Antigone believed that women were equal or superior to men, while Creon believed women were inferior to men. Creon’s tragic flaw was revealed when Antigone disregarded his law and buried her brother. He was infuriated to discover that he had been defied by a woman. Creon’s tragic flaw was his pride and how he believed he was superior to everyone around him. He demonstrated this again when he
With the growth of society and the fast pace of everyday life, people had slowly forgotten their sympathy and ethical responsibility. In the “Can The Law Make Us Be Decent?” contributed by Jay Sterling Silver, he expresses his feeling of irritation how people goes unpunished even though they stood by to watch people dying. People should be punished for ignoring others in need of help because it’s inhumane. People should be penalized for overlooked the troubled one because they didn’t support those in need even though they have the ability to help. In the article, “If Decency Doesn’t, Law Should Make Us Samaritans” written by Gloria Allred and Lisa Bloom is about the car crash of Princess Diana.
The American Family Myrtle and George Wilson were once two passionate lovers, caring for nothing else in the world but each other. However, Myrtle’s selfish aura led her to fall in love with not a man, but a thing: money. She became unhappy with her husband and decided to move on to someone more enticing, someone wealthy like Tom Buchanan. In the novel The Great Gatsby written by Fitzgerald, the Wilsons are discontent with their lives by portraying the theme of how when money is involved, they will become dissatisfied with one another and turn to lives of greed and selfishness. The source of Myrtle and George Wilson’s problems is that they have different viewpoints on each other which lead to Myrtle’s dissatisfaction with him.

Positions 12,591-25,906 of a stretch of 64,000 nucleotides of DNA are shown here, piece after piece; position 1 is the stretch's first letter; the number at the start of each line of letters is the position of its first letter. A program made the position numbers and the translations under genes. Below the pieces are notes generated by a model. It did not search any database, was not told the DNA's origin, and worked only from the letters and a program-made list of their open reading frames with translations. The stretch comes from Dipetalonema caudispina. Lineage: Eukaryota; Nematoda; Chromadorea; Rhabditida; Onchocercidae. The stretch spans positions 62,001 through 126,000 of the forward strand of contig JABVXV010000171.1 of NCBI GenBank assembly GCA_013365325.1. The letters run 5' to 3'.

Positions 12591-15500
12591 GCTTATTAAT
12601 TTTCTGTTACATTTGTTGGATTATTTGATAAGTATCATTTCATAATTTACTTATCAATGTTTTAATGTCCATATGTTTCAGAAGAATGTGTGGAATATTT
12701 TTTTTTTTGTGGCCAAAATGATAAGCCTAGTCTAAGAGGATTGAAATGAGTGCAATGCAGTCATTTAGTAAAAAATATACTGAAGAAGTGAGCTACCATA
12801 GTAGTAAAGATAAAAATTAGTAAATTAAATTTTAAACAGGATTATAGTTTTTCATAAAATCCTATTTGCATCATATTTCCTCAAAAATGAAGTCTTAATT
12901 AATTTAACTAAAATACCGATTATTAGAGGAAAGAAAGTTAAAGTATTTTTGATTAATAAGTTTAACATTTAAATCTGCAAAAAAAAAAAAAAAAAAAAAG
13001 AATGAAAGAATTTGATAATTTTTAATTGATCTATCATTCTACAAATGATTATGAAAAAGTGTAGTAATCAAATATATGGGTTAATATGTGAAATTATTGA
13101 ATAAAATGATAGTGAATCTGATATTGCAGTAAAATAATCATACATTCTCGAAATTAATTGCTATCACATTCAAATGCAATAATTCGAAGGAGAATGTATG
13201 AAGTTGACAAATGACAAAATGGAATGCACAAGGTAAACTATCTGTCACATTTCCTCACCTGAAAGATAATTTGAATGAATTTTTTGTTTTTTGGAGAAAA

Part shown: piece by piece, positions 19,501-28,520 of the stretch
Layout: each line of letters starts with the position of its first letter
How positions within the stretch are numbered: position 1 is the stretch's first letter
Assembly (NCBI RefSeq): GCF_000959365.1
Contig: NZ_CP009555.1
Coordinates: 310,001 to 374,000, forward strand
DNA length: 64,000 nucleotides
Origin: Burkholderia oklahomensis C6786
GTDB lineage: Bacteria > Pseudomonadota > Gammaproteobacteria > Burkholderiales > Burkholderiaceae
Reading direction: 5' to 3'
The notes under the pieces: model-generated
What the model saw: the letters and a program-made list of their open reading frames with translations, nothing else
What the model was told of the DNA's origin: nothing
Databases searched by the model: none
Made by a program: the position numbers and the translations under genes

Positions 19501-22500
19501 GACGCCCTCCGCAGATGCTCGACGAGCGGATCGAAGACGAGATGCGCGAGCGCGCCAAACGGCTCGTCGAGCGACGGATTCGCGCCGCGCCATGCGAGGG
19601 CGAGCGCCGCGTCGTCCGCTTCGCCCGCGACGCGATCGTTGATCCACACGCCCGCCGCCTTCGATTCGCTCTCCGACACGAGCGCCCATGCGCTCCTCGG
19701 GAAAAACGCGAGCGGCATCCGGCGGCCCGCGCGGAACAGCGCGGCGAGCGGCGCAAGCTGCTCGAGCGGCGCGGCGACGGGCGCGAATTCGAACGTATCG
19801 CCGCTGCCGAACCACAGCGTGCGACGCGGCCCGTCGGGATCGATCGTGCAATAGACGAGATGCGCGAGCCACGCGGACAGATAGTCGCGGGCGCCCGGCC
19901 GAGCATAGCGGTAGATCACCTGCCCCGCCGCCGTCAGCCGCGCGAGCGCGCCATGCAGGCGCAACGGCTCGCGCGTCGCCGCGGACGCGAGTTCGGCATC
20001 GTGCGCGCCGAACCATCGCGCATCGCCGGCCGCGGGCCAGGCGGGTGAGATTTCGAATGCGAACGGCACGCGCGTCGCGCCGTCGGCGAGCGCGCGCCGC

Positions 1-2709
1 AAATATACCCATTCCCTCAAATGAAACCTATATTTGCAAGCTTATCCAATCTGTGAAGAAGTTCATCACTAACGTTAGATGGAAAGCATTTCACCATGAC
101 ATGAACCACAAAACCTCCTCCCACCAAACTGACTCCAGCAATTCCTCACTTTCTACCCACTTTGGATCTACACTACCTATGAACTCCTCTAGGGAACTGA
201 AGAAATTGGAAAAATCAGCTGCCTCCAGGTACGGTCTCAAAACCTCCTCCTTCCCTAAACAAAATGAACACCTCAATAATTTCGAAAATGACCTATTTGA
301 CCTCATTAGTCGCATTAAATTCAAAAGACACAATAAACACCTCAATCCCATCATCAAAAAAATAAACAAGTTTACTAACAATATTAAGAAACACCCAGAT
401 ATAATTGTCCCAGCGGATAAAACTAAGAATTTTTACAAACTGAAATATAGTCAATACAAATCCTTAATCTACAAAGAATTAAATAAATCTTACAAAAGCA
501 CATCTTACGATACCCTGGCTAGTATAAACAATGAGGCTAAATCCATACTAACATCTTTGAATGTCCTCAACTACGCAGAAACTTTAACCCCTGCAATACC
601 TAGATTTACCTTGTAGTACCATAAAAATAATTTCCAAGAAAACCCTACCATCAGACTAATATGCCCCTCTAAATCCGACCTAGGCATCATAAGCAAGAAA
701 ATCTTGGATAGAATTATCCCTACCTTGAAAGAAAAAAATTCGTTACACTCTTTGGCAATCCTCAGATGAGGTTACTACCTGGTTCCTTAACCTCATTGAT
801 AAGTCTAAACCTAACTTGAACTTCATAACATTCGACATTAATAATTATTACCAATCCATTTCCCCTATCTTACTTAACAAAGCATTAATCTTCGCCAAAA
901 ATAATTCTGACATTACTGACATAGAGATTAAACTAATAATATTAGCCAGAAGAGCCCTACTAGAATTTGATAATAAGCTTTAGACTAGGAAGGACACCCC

One obstacle is gender equality, the ranch is a “male-dominant” society where women are seen as untrustworthy. The fact that Curly’s wife is the bosses wife is the true cause of her alienation. However, the simple fact that she is a female separates her from interactions with others as seen when the men refer to her as having “the eye” (28). Here the men refer to everything they think women are – a distraction and temptation for men, instead of actual human beings. Candy is also oppressed in a social inequality as he is afraid that when he is too old to work, he will be thrown out of the “ash heap”, a victim of a society that discriminates against the disabled and has no value for age or experience.
Jean, I agree with your response and I aslo think Curley 's wife is very flirtatious around other men because her husband doesn 't give her attention. Curley 's wife can behave carelessly because there 's no other female around, she feels lonely and has no one to talk to. A good example of this situation can be on page 78 when Curley 's wife was talking about her violent husband. Caroline, I agree with your response. Back then there was racial inequality.
Hale and Mrs. Peters, but Lewis Hale, the sheriff George Peters, and the County Attorney George Henderson play an important role in serving as the male attitude during the time period. When paying attention to particular .mannerisms and attitudes of the County Attorney the reader can truly gauge how sexist the environment was in the 1920s. One of the first signs of sexism appears from the County Attorney’s remarks towards the two ladies about the housekeeping. He notes that Mrs. Wright was not much of a housekeeper and turns to the ladies for their opinion because in the setting this was one of their common roles. Hale even states that, “women are used to worrying over trifles” (965).
This detail again strengthens the idea that regarding women, men had little values regarding their treatment and they did not hold marriage in such a sanctity that it is now held. Another instance of male brashness is witness in the relationship between Telemachus and Penelope. Once matured, her son speaks harshly toward his mother declaring that “I cannot fault your anger at all this. My heart takes not of everything, feels it too, both the good that the bad—the boy you knew is gone” (XVIII.255-258). The most painful of these words arrives at the end when her son proclaims that the child she raised is not the same anymore.